Furry friend frazzled by fireworks? Can pet products help to soothe the stress? Hartpury researcher investigates


Hartpury lecturer Sienna Taylor has been involved in new research looking into the effectiveness of ‘Pet Remedy’ - a product made from natural ingredients that aims to calm pets in stressful situations.

Our furry friends can feel stressed or anxious for a number of reasons, including being left at home alone, when travelling or when upset by loud noises such as fireworks.

Pet Remedy is a blend of essential oils that claims to help calm the nerves of pets from cats and dogs to horses and even parrots.

Hartpury University Centre Animal Behaviour and Welfare degree lecturer, Sienna Taylor, and Associate Professor, Dr Joan Madden, from the University of Exeter, investigated whether Pet Remedy lowered stress-affected behaviour in 28 dogs.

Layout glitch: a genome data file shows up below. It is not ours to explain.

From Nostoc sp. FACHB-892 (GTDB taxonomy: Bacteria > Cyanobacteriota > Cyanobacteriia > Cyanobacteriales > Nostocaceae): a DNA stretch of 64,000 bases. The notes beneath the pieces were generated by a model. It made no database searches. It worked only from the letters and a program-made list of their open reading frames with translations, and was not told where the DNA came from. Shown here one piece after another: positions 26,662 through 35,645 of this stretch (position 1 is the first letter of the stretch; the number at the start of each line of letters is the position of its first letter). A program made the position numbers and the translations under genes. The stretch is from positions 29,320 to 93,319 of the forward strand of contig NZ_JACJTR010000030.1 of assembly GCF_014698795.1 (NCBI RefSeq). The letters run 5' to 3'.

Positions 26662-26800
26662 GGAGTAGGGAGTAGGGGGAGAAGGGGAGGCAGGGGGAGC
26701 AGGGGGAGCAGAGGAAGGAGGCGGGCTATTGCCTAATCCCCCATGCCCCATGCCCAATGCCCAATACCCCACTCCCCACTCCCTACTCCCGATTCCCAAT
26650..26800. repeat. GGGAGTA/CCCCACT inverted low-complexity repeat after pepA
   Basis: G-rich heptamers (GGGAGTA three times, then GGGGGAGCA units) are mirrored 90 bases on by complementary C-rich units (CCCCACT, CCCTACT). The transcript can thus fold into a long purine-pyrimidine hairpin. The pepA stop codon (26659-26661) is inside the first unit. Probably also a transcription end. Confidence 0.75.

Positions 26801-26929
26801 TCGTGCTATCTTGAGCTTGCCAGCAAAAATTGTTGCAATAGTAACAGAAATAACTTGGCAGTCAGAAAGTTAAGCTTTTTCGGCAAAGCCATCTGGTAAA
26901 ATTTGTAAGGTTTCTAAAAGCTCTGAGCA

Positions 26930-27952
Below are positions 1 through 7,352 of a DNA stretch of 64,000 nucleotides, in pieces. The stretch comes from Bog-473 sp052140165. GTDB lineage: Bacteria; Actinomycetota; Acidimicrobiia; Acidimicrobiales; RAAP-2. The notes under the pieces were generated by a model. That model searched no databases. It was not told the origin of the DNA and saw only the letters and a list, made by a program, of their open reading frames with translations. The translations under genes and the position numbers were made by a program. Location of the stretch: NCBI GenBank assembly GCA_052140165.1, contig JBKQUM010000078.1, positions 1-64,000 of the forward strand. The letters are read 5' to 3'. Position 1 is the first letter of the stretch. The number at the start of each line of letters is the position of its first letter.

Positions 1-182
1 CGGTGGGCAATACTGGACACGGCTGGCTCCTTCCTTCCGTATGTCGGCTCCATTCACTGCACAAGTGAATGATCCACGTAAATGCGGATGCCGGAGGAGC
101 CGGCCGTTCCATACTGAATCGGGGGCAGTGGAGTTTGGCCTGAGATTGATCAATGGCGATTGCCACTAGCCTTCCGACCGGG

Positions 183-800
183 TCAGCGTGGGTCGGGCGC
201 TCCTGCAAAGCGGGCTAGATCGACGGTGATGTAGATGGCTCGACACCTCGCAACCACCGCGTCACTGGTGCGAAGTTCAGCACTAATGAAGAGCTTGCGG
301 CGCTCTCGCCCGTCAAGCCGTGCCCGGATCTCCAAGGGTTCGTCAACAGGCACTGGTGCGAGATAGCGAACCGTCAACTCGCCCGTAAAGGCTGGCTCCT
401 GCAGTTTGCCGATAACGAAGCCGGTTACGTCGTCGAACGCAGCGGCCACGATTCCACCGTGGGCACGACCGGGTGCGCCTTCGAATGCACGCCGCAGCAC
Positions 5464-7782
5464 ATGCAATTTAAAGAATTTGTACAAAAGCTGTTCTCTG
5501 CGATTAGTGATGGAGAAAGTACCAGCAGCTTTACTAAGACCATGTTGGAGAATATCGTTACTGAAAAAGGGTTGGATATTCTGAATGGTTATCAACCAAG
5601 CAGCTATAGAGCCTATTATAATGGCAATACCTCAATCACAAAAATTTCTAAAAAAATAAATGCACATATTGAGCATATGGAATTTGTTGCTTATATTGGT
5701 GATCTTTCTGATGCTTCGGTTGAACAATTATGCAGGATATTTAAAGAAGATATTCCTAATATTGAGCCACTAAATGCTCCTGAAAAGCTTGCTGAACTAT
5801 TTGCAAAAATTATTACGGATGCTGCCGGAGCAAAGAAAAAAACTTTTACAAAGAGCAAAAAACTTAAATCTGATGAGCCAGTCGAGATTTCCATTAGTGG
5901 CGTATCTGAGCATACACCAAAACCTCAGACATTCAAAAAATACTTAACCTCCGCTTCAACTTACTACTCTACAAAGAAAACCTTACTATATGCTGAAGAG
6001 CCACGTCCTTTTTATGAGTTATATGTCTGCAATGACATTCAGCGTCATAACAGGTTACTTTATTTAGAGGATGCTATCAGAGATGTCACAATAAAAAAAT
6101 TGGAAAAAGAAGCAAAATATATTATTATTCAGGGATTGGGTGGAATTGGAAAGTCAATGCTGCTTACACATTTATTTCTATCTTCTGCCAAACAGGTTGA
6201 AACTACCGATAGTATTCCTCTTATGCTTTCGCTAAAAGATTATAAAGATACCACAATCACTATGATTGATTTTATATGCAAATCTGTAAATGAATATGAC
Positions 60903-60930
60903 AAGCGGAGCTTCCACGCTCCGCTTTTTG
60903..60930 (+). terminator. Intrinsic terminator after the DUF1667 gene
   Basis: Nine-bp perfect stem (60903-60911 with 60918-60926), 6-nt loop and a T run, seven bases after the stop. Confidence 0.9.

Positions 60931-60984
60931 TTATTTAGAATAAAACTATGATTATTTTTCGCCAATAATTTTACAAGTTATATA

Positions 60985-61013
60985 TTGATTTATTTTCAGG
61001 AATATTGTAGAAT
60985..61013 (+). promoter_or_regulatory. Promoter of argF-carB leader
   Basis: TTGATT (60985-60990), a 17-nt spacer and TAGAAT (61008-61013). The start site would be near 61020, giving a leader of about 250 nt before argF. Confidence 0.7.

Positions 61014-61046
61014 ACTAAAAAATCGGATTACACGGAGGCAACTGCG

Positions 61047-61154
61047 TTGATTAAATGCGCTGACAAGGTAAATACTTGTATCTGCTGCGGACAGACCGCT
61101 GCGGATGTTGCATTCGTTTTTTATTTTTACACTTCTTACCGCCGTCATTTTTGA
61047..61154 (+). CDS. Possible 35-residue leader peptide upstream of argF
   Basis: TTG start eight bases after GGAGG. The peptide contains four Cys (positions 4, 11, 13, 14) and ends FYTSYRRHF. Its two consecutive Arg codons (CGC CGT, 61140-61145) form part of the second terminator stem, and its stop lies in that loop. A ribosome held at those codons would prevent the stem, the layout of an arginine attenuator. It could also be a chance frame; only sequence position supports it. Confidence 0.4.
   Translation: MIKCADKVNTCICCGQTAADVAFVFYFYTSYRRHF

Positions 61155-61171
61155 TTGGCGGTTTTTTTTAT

Placing the dogs in a non-familiar environment on two separate occasions - one with a Pet Remedy diffuser and one with a placebo - they then examined the dogs’ behaviour.

Their behaviour was video recorded and the researchers’ analysis showed that Pet Remedy did not reduce behaviours that indicate a stress response in the sample group.

Taylor said: “Our study found a lack of discernible effect under either condition, suggesting that Pet Remedy did not affect behaviour. It’s perhaps surprising that Pet Remedy did not reduce stress, considering the product is based on valerian, a known natural sedative.

“This may have been due to high variance in factors, such as breed and sex and the particular copying style of the dogs in the study. The relatively low sample size has to be taken into account too.

“Whilst the results in this particular study show that the product did not have the effect of reducing stress, we plan to undertake further studies investigating the effect of Pet Remedy. We will look at behaviours in a larger sample group of dogs that are more similar in breed and when Pet Remedy is used in conjunction with behavioural modification programmes.”

The study was carried out as part of Sienna Taylor’s Masters degree at the University of Exeter.

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